Part of running www.greenm3.com blog is to understand how successfully I can write content that has high Google search results. I am surrounded by Microsoft friends where I live, and people regularly ask why I don't use Bing search. Because over 90% of my search comes from Google.
And my top browser traffic is from Firefox.
Which are interesting insights into the technical audience for my blog.
Mobile is small traffic, but interesting distribution.
I had fun writing the blog post on Dan Barber's Sustainable Farming. Yes, I have fun writing some entries which is why I write so much. :-) When I first wrote the entry I realized I was behind the curve. The TED video had gone live Mar 10, 2010 and there were multiple media/bloggers who wrote about Dan's video. My post went live on Mar 26, 2010, two weeks after others. And, when I checked on Google search, I was buried down in 4th page of 10 results.
But, today I just got this Google Search, making it up to spot #8.
Which is kind of mind blowing that my one post beats so many other professional media sites.The traffic from you is what drove my Google Search ranking up. I had about 800 views/hits over the past 2 1/2 weeks. On average, I get about 400 views/hits per post.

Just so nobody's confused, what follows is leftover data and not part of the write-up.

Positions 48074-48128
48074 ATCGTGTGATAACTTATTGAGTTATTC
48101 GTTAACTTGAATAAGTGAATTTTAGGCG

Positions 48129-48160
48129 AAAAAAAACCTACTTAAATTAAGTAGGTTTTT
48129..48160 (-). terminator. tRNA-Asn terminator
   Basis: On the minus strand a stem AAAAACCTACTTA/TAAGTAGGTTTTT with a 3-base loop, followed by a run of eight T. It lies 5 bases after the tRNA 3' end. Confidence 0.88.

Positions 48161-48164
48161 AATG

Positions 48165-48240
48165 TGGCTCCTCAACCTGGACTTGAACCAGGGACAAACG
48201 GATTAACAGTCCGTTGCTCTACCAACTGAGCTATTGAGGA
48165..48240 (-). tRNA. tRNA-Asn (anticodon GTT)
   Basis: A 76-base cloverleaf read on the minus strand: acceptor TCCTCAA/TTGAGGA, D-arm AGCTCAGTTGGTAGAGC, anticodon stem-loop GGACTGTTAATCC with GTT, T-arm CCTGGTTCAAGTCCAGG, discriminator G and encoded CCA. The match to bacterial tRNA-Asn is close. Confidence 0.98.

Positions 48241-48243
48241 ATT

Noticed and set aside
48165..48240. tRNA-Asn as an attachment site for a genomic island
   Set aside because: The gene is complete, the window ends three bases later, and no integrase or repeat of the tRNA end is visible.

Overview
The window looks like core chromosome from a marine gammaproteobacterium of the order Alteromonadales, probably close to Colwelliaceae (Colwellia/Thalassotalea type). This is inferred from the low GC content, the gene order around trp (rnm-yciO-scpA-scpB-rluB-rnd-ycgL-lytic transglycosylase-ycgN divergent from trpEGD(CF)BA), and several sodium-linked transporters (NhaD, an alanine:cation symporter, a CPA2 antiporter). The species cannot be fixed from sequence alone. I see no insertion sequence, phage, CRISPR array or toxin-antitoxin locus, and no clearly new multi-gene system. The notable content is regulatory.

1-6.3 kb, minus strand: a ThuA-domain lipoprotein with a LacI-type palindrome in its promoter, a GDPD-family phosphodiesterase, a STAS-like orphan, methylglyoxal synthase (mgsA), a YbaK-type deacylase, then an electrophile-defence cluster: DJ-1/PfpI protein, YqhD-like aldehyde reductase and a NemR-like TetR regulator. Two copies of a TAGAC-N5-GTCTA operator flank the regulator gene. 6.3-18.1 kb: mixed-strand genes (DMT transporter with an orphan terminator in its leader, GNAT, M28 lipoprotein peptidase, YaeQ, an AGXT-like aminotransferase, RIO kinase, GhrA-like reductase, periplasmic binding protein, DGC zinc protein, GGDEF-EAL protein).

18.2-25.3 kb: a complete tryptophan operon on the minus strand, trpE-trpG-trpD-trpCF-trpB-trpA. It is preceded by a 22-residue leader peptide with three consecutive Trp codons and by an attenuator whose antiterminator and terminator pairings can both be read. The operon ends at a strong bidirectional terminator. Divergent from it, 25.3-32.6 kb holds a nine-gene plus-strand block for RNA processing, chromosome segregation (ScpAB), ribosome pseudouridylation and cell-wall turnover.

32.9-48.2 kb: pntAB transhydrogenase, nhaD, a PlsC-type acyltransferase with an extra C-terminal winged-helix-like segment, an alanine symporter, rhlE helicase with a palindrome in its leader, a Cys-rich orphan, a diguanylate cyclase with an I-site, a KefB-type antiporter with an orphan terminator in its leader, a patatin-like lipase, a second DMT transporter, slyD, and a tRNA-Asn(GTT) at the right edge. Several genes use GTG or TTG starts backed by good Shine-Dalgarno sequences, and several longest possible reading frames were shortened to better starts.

One site with more details on the fish farm Dan Barber references is on Monterey Bay Aquarium's blog.
The Future of Fish Farming?
I first heard the tale from chef Dan Barber of Blue Hill during theSustainable Foods Institute we put on last month at the Monterey Bay Aquarium. He described his delight in touring a multi-species aquaculture farm in Spainthat is a seamless part of a wetland restoration project in the Guadalquivir Marshes of Andalusia. Where the farmers produce abundant, high-quality seafood -- sea bass, bream, red mullet and shrimp -- AND where predators like flocks of flamingos are welcomed as a sign that the ecosystem is flourishing.
The Vera La Palma web site is here.
A ABEND / ISLA MAYOR Monday, Jun. 15, 2009
CHANNELING NATURE: Veta la Palma pumps estuary water into rehabilitated wetlands
Daniel Perez for TIME
It is rare for a farmer to appreciate the predators that eat the animals he raises. But Miguel Medialdea is hardly an ordinary farmer. Looking out on to the carpet of flamingos that covers one of the lagoons that make up Veta la Palma, the fish farm in southern Spain where he is biologist, Medialdea shrugs. "They take about 20% of our annuel yield," he says, pointing at a blush-colored bird as it scoops up a sea bass. "But that just shows the whole system is working."
Thanks again for visiting GreenM3 blog.